August is a great time to prune your plants

Because there aren’t a lot of veggie harvesting and flower planting activities going on right now, August is a perfect time to prune many of our landscape plants.

The last couple years have been hard on trees and shrubs with heavy snows and freeze damage – not to mention the typical diseases, insects and fungus problems – that all need attention.

Use the acronym SAW when you get started

S = Saw!

Make sure you have the pruning saw and other tools you will need such as loppers and hand pruners. Then make sure they're clean and sharp as dirty blades can spread disease and dull blades can do damage to your plants. Use isopropyl alcohol to clean all the blades before you start and when you move from one plant to another.

A = Ask Questions!

What type of tree or shrub is it? What type of pruning does it need? And most important, what time of year should it be—or NOT be--pruned? Trees and shrubs that have already set their blooms for next spring should not be pruned or you’ll miss out on those flowers.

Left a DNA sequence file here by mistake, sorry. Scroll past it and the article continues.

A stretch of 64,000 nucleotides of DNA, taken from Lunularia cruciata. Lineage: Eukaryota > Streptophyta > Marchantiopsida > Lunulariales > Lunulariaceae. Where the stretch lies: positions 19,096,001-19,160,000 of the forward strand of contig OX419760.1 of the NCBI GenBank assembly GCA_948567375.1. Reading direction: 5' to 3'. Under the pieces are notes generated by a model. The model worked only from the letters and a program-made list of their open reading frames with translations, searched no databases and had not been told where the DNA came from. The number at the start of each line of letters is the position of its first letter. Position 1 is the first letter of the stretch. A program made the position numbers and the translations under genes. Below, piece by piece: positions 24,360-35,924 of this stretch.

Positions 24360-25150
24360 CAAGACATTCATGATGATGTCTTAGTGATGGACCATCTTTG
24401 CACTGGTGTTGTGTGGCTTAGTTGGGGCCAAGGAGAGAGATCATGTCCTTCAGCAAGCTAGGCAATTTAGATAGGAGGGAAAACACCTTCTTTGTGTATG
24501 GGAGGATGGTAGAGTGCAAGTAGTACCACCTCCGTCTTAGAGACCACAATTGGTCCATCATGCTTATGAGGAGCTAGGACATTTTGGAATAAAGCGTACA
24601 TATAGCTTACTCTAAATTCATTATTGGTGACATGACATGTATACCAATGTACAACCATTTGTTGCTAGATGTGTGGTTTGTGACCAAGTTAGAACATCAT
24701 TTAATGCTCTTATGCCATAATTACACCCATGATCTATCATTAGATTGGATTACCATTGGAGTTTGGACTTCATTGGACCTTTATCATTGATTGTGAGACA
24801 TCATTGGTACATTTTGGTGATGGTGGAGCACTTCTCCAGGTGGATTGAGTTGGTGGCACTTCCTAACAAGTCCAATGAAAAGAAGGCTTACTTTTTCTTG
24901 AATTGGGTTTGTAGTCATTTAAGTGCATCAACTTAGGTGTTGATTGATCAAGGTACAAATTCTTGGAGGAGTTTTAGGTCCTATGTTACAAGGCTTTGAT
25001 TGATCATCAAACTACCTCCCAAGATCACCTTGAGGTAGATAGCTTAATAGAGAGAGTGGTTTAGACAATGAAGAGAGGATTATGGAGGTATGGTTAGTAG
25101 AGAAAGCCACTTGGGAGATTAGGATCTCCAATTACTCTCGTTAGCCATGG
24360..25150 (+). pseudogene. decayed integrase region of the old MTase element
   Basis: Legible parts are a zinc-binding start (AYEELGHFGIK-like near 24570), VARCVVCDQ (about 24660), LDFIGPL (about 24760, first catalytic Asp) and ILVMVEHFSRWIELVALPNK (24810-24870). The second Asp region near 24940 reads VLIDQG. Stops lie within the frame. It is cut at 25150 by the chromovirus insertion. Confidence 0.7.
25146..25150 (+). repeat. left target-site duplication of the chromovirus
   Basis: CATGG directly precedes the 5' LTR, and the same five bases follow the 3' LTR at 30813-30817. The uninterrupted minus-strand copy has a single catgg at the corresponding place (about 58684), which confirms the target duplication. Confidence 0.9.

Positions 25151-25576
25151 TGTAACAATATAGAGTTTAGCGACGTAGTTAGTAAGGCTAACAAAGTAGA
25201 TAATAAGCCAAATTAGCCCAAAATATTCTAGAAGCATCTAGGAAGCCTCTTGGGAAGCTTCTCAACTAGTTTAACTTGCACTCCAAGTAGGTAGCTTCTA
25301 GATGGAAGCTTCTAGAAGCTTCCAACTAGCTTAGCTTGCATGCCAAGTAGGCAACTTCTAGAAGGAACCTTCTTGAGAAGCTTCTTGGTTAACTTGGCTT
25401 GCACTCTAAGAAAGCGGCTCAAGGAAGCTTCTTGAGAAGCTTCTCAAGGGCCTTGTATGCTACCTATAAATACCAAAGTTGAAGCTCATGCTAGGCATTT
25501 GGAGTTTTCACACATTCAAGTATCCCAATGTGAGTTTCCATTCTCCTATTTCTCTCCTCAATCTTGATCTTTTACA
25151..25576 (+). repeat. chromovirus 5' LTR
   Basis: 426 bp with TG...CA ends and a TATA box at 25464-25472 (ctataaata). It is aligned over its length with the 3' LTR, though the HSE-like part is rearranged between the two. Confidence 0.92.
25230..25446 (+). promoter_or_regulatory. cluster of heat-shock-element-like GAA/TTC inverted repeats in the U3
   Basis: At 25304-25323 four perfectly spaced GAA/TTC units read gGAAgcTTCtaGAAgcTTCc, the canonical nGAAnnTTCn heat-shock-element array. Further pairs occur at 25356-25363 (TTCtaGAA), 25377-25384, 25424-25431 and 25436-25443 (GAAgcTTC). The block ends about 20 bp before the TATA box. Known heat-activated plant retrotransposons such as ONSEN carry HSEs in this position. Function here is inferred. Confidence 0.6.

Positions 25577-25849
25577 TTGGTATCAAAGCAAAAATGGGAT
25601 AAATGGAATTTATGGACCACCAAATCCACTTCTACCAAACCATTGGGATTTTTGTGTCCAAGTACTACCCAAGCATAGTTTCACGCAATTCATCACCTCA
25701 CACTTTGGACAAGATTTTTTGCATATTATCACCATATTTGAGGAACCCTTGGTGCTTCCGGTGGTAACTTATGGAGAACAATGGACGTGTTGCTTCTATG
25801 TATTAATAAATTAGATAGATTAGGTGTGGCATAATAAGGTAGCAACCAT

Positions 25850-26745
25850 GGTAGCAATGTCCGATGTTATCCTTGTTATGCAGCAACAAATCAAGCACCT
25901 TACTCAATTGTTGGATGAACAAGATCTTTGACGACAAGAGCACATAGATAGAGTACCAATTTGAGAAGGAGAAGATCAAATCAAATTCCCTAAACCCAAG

Your personal safety is what's most important, so do the following: (1) watch for hazards like overhead power lines if you are going to prune trees; (2) look for broken limbs hanging in the tree that could fall on you; and (3) pay attention targets like fences and flowers below that you don't want damaged by falling debris as you prune.

Finally, wear proper clothes and protection that includes sturdy boots, pants, gloves and personal and safety glasses to protect your eyes. If you will be in a tree cutting branches, always wear a helmet.

Here are the tools to use for various sized branches:

  • Smaller branches –use hand pruners or loppers
  • Medium branches – use loppers or hand saw
  • Large branches – use a hand saw or pole saw
  • For bigger branches – especially those high in a tree, you may want to hire a tree pro because they have the right equipment and the know-how to do this kind of work.

Information courtesy Associated Landscape Contractors of Colorado – sponsors of the 9NEWS Water Wise Garden and the 9News Kitchen Garden.